Sunday, 19 August 2012

Coastal Security Scheme

A Coastal Security Scheme has been formulated for strengthening infrastructure for patrolling and surveillance of country’s coastal areas, particularly the shallow areas close to coast to check and counter illegal cross border activities and criminal activities using coast or sea. The scheme is being implemented in all the 9 coastal States and 4 Union Territories from the year 2005-06.  
Under the scheme, assistance is been given to the coastal States and Union Territories to set up 73 coastal police stations which will be equipped with boats, jeeps and motor cycles for mobility on  coast and in close coastal waters.  The coastal police stations will also have a marine police with personnel trained  in maritime activities. Coast Guard is imparting training to the State Police personnel in maritime activities. 1

History of Coastal surveillance

The government’s approach towards coastal security has always been reactive and top down. Corrective measures were undertaken only after a major incident and implemented without preparing the environment at the ground level and thus enable them to function effectively. To begin with, large-scale smuggling along the western coast had compelled the government to establish the coast guard in August 1978 with a mandate to protect the maritime and national interests of the country as well as to assist in anti-smuggling operations. But the 1993 serial blasts in Mumbai highlighted the fact that an inadequately manned and ill-equipped coast guard alone cannot safeguard the coasts. Instead of addressing the fundamental issue of lack of manpower and inadequate equipment, the Indian government launched a new scheme to cater for the terror challenge. This was Operation Swan, launched in August 1993 to prevent clandestine landings along the Maharashtra and Gujarat coasts. It was a three layer security arrangement involving the navy, the coast guard and a joint patrolling team drawn from personnel belonging to the navy, coast guard, state police, and customs. While the underlying idea appears doable, the fact remains that Operation Swan has not resulted in a single seizure even after being for 18 years. Inadequate attention paid to overcome the basic problems of coordination, manpower, equipment, and motivation among the various concerned agencies at the ground level has been the main reason for this failure.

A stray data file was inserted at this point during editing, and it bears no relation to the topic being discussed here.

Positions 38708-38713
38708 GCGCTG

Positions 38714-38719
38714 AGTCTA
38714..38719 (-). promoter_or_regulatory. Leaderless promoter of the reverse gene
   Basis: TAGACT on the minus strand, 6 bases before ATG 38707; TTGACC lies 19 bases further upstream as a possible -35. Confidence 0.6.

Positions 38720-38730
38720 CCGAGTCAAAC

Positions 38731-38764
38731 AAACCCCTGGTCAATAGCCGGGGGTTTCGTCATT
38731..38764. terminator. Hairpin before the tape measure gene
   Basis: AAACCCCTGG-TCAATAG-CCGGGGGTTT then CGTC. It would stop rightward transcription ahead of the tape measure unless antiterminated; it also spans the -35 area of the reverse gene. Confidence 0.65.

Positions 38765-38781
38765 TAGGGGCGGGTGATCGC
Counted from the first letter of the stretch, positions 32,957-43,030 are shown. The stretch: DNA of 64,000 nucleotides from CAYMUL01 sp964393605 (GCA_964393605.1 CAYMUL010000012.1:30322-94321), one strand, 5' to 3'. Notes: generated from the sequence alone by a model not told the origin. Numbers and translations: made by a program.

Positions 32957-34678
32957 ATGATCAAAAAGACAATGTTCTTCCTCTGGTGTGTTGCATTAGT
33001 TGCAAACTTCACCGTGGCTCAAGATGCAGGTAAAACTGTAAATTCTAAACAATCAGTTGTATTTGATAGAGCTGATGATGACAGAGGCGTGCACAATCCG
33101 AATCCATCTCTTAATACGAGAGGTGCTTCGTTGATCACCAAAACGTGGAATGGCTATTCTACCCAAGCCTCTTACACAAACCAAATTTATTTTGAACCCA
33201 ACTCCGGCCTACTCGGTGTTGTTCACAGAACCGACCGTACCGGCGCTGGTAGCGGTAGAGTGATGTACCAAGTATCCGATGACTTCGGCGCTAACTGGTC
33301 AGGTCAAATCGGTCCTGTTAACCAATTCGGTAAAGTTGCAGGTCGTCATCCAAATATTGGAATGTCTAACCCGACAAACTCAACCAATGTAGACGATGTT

Even as Operation Swan was in progress, the Indian government launched yet another ambitious project - the Coastal Security Scheme in 2005, which involved setting up a series of coastal police stations to strengthen the surveillance infrastructure along the coast. The scheme was, however, a non starter because the coastal states did not display any enthusiasm in implementing it as they did not perceive any threat to their coasts. 
The severity of the 26/11 incident compelled the Indian government to take several measures to overhaul the coastal security apparatus. Yet again it insisted that the navy and the coast guard should pool their resources to guard India’s territorial and coastal waters. Over the last two years, various measures to strengthen coastal security have begun to be gradually implemented. 
However, incidents of ships drifting in the country’s territorial waters undetected raise questions about the effectiveness of all these measures. Here, it is important to reiterate that the problem lies not in the measures adopted but in the inadequate attention paid to the functioning of the system at the ground level where the actual action takes place. 2
  1. Sufficient attention has not been paid to provide the coastal police stations with essential requirements such as proper training to their personnel for sea operations, adequate fuel and funds for the running and maintenance of the boats, buildings for police stations, etc. 
  2. The respective jurisdictions of the coastal police stations and police stations located near the shores have not been communicated clearly to the personnel on the ground, leading to widespread confusion. 
  3. Information sharing and coordination between the marine police, coast guard and navy remain a problem. At present whatever coordination or information sharing takes place between the three agencies is largely based on personal rapport between the concerned officers. But this rapport has to be institutionalised. 
  4. It is essential for the police forces in the coastal states to shed their land centric outlook and turn their attention to coastal security duties as well.
An apex body on maritime security can be created which will bring about uniformity and coordination among the various ministries and departments dealing with maritime security. In this way coastal security can become sea governance. 3


3. Coastal Security as Sea Governance, The Hindu, 14th August 2012.

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